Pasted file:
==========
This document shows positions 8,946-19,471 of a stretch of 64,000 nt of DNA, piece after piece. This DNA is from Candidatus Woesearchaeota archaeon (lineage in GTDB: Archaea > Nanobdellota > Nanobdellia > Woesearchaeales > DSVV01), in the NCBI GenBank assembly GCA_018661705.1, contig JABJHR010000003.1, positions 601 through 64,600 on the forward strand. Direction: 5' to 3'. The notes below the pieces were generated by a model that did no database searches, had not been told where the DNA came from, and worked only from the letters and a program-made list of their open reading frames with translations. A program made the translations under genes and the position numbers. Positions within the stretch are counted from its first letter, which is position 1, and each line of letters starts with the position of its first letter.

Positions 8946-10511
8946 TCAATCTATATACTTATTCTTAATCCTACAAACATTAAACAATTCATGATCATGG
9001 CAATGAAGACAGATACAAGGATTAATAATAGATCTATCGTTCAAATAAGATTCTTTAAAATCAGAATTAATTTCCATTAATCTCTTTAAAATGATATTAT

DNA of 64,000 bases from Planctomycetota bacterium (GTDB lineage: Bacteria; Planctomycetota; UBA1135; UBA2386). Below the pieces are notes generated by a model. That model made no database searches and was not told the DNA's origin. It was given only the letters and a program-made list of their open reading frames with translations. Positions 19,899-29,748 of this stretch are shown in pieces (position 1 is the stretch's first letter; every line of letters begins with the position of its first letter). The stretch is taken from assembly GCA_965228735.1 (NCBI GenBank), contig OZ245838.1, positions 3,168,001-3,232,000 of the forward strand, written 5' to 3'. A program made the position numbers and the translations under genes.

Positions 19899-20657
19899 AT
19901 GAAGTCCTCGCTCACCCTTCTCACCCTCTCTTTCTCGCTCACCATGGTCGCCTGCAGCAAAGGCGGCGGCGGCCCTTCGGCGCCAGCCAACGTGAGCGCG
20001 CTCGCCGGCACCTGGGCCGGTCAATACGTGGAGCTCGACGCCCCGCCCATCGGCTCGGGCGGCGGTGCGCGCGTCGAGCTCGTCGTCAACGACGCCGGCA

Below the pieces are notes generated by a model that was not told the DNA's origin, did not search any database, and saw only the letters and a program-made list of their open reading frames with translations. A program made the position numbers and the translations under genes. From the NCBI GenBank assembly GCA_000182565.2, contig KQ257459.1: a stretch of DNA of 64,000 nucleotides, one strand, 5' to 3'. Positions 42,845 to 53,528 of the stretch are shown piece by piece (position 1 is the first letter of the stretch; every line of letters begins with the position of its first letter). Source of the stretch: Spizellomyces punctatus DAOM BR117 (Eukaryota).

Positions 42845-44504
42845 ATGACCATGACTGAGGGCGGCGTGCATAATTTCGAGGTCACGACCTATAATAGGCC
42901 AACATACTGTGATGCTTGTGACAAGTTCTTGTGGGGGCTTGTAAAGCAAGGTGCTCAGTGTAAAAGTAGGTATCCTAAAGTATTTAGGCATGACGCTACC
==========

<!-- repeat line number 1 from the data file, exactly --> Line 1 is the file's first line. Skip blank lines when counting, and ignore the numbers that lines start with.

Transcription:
This document shows positions 8,946-19,471 of a stretch of 64,000 nt of DNA, piece after piece. This DNA is from Candidatus Woesearchaeota archaeon (lineage in GTDB: Archaea > Nanobdellota > Nanobdellia > Woesearchaeales > DSVV01), in the NCBI GenBank assembly GCA_018661705.1, contig JABJHR010000003.1, positions 601 through 64,600 on the forward strand. Direction: 5' to 3'. The notes below the pieces were generated by a model that did no database searches, had not been told where the DNA came from, and worked only from the letters and a program-made list of their open reading frames with translations. A program made the translations under genes and the position numbers. Positions within the stretch are counted from its first letter, which is position 1, and each line of letters starts with the position of its first letter.